Collaboration: Neurosurgery and the Palliative Care Unit

Topic: Collaboration Across Specialties

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Background:

“Integrating Palliative Care into the Care of Neurocritically Ill Patients: A Report from The IPAL-ICU” in 2016 states that the onset of neurocritical illness is usually abrupt and follows a trajectory that is distinct from that of other patients with life-threatening illness and increasing work need to be done to bridge the worlds of neurocritical and palliative care. North Shore University Hospital (NSUH) has a dedicated palliative care unit(PCU) and Neurosurgical care unit (NSCU). The PCU admitted over 500 patients in 2016 of which, 6%(77) were from the NSCU. We found in our analysis that the 77 patients transferred were seen within one week of hospitalization and when transferred to the PCU they died within 24 hours. As a result the geriatrics and palliative (GAP) team at NSUH decided to embark on a quality improvement project to work collaboratively with the NSCU to have earlier GAP consultations, educate staff about geriatrics and palliative care in this population and prioritize earlier transfers to the PCU for better symptom management at end of life.

Methods:

The director and nurse manager of the PCU initiated a meeting with the director and nurse manager of the NSCU to obtain buy-in. They subsequently agreed that a collaborative effort was necessary. We then assembled a work group of both unit directors and nurse managers and the GAP consult nurse practitioners(NP). The work group decided upon twice a week rounding with the interdisciplinary team(IDT) during a morning huddle attended by our GAP NP. The IDT included physicians, physician assistant nutrition and physical therapy. Consults were triggered by using an ICH(intracranial Hemorrhage) score > 4 and guidelines from Center to Advance Palliative Care recommendations about initiating a palliative consult. Our team educated the nurses and attended a workgroup session with the NSCU intensivist prior to beginning. Rounds started on June 5th 2017.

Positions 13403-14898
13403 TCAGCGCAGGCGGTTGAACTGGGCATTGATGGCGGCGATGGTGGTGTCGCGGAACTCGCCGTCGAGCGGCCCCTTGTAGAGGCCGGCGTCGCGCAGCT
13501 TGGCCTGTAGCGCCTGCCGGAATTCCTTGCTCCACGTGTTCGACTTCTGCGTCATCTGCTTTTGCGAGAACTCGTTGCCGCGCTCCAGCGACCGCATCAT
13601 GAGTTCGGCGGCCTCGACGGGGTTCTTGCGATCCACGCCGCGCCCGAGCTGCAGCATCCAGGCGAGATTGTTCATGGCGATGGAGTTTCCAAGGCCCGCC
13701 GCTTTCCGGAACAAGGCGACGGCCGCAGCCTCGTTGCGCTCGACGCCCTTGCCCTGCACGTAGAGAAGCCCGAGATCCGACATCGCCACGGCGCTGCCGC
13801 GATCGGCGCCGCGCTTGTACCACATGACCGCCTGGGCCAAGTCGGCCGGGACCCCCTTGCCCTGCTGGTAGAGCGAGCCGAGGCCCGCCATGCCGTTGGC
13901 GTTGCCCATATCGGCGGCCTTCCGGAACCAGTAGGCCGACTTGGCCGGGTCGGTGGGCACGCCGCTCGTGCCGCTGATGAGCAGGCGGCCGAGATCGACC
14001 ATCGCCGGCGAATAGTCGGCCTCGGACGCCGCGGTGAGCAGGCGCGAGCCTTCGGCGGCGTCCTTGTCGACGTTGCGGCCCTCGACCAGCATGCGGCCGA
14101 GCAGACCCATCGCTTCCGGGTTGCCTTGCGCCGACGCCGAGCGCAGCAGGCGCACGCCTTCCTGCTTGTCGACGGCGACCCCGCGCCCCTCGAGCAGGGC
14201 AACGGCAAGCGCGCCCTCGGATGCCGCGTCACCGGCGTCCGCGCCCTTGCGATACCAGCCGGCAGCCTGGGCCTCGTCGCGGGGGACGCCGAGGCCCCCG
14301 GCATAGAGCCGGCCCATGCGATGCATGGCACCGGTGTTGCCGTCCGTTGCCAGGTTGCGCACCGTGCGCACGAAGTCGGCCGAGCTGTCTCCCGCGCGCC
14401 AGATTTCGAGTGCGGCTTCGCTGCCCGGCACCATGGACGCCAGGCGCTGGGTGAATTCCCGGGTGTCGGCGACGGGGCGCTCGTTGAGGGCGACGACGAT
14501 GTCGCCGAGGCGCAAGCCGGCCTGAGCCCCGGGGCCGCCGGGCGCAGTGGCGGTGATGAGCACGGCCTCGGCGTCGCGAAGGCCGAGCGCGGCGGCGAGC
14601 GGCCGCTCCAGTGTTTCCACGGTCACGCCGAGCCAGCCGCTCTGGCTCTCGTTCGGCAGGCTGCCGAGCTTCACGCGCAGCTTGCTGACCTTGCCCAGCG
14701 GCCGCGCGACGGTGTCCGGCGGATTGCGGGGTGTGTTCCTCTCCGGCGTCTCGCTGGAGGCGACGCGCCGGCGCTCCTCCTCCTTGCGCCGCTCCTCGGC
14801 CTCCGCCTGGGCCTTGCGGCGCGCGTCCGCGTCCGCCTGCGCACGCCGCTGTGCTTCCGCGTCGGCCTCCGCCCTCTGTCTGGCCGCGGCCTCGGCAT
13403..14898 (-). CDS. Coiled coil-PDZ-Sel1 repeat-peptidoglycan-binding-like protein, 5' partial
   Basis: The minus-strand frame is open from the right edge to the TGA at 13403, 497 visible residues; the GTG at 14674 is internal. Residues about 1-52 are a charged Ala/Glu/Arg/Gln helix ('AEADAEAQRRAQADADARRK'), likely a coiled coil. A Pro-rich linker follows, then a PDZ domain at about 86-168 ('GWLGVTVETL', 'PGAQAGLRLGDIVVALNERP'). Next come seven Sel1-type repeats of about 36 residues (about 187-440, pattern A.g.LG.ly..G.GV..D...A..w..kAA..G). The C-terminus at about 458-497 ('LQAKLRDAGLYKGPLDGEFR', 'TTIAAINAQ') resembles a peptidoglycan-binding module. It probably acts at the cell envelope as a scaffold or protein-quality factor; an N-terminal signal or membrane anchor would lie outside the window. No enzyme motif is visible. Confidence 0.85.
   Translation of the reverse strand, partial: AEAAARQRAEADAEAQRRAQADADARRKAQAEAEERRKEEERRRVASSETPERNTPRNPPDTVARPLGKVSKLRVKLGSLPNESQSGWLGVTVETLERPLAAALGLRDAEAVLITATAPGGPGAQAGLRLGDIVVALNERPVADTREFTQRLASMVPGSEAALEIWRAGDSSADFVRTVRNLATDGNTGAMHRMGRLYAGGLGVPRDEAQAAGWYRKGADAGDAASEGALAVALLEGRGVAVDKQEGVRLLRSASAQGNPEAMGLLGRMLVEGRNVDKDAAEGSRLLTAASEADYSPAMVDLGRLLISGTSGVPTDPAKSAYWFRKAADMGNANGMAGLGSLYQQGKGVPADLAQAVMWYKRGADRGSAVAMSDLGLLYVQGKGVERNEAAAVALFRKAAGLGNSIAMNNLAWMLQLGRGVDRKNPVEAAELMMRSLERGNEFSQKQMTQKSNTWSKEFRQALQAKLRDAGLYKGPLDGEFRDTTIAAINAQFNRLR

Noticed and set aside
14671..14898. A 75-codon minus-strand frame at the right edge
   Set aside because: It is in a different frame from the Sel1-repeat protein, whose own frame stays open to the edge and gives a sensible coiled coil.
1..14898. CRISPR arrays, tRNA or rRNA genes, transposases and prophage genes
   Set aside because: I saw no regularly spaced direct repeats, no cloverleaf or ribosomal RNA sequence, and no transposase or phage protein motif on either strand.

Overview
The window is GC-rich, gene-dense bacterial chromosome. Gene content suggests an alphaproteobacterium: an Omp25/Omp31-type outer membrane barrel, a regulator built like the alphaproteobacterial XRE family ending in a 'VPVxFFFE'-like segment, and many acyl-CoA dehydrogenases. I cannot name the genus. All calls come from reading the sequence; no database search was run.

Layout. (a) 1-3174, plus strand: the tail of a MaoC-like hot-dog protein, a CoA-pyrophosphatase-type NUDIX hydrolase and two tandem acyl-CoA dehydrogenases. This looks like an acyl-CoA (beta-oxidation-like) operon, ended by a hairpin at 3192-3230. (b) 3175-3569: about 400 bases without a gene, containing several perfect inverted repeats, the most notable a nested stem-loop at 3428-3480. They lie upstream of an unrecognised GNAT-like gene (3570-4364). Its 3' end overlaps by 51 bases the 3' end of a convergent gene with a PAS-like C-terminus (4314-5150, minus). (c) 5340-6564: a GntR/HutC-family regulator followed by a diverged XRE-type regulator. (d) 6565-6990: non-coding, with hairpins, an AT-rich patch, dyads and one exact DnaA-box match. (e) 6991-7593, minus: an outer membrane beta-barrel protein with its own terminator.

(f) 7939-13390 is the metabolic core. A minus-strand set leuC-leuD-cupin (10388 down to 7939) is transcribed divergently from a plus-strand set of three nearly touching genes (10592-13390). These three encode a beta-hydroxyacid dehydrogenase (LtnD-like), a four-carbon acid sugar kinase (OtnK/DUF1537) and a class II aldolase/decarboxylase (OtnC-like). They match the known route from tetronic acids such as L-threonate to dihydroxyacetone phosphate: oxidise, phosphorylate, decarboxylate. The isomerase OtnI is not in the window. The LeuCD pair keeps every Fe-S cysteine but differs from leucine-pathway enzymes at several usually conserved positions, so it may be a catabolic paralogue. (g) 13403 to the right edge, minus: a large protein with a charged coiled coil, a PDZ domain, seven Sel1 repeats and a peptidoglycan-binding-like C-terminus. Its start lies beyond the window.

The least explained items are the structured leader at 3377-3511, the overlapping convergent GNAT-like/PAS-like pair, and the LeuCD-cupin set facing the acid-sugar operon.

Results:

To date the GAP NP has attended 10 IDT morning huddles. As a result, the total number of consults triggered in June was 29 of which 3 were due to the ICH score > 4. Of those 30 patients, 17 were transferred to the PCU for end of life care. The average and median days to consult was 4.2 and 3.2 respectively. The average consult to transfer to the PCU was 2.3 days.

Conclusion:

Integrating a GAP team member into the morning huddle is a successful means of initiating consults. Prior to the huddle, the PCU accepted an average of 4 to 5 patients per month from the NSCU. Within the first moth of implementation, we were able to reduce days to consult by half, increased consult volume two-fold and prioritized over 100% more patients to the PCU. We observed the impact of earlier consultation allowed for improvement in patient and family centered care at end of life in neurosurgical conditions. As this collaboration matures we plan to expand the role to a daily huddle and work with the NSCU to promote the value of GAP consults earlier in the trajectory of these illnesses.

Author

  • Bridget I Earle MD
  • Palliative Medicine Attending
  • Lenox Hill Hospital
  • 100 East 77th street
  • New York, NY 10075
  • 212-434-4174

Co-authors

  • Adriana Calosso, NP
  • Tiffany Powell, RN BSN

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